While Gravity Well is based in Los Angeles, McCoy and Shiring plan to build a “diverse and remote-native” studio employing no more than 85 people.
Writing on Gravity Well’s newly launched website, McCoy said the “anti-crunch” studio will offer “good compensation” and “creative freedom” to all employees. It’s currently seeking to fill 10 remote working positions.
“We aren’t satisfied with the low level of creative risk that gets project funding these days,” Shiring said. “We want to explore bold new ideas exclusively for next-gen hardware and PCs.”
McCoy also told GamesInidstry.biz: “For us, it’s all about gameplay first, finding innovative spaces to explore and taking risks that maybe other people won’t take.
“A lot of that is born out of our experience working on Call of Duty, Titanfall and Apex Legends. None of those games came about because of best laid plans. They all came about via trial, testing, playing it, throwing a bunch of stuff away, iterating and doing massive pivots halfway through a game.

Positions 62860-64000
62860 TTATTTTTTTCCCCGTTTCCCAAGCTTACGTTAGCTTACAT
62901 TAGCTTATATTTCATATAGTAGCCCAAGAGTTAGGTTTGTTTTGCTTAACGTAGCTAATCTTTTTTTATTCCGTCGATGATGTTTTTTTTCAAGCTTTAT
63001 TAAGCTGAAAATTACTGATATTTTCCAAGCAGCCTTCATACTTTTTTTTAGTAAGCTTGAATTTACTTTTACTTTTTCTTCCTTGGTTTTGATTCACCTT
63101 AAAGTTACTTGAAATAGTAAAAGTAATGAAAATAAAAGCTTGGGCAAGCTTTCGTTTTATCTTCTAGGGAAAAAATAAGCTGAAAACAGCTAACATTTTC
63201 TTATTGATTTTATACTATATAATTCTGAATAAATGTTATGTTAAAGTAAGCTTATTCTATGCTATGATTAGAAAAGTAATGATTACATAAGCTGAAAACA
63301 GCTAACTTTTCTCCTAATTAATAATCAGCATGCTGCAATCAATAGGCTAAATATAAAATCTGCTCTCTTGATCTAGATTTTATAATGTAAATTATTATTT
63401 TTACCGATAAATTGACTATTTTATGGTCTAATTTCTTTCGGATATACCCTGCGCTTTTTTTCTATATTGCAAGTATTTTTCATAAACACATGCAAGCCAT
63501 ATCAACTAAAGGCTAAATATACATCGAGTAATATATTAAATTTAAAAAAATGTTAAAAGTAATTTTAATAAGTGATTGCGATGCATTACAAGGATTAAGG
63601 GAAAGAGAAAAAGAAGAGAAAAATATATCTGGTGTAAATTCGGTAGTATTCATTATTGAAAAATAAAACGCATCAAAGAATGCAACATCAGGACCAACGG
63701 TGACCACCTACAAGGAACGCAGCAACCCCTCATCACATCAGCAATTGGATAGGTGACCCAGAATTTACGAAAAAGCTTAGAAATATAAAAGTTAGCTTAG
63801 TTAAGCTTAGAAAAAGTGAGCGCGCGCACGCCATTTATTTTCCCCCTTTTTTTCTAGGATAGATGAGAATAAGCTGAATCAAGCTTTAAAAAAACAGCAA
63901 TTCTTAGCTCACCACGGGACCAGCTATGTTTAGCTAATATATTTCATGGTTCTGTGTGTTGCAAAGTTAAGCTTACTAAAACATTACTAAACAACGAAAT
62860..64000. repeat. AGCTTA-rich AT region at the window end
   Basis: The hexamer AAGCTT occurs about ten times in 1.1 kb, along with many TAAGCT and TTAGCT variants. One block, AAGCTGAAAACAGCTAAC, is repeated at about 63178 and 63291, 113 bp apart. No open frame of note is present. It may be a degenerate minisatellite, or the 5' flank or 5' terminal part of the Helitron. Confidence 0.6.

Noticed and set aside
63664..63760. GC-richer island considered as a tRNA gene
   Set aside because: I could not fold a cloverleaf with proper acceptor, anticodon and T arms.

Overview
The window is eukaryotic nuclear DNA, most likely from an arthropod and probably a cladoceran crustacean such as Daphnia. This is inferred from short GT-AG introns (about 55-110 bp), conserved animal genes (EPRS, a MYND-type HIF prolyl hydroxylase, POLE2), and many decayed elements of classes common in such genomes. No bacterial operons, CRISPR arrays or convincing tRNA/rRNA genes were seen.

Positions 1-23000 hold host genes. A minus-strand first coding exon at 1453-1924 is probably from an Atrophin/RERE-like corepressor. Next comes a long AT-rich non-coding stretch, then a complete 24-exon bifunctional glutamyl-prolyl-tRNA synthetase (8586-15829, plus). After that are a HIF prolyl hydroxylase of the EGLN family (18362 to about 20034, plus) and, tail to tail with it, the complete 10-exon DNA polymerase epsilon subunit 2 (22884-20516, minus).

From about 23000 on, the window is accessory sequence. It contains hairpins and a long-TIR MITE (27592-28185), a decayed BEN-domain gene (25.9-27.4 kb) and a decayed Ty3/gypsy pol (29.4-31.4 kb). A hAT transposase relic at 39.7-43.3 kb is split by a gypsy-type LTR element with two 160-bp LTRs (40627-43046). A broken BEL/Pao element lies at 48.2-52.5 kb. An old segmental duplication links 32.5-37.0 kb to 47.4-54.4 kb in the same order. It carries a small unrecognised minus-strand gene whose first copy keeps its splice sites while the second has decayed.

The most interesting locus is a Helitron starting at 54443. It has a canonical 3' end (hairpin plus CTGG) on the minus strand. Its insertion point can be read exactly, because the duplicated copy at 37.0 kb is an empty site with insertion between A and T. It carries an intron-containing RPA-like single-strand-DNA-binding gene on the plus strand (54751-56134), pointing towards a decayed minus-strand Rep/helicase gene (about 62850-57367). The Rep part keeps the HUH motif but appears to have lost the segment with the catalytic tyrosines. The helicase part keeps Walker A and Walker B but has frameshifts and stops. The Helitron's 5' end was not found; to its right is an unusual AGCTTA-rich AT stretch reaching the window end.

“Apex was not a game that was meant to exist when we started. It came about because the team was free to explore and make wild decisions that changed the course of the game’s direction dramatically. Having gone through those experiences a number of times now, that’s where a lot of the magic comes from.”
“While this new generation feels like an iteration of what we’ve already seen, I think that things like the amount of CPU power and I/O speed actually opens up opportunities that we haven’t had before,” he said. “Even when the Xbox One and PS4 were in development, what we were screaming at platforms to do was give us faster I/O, please.”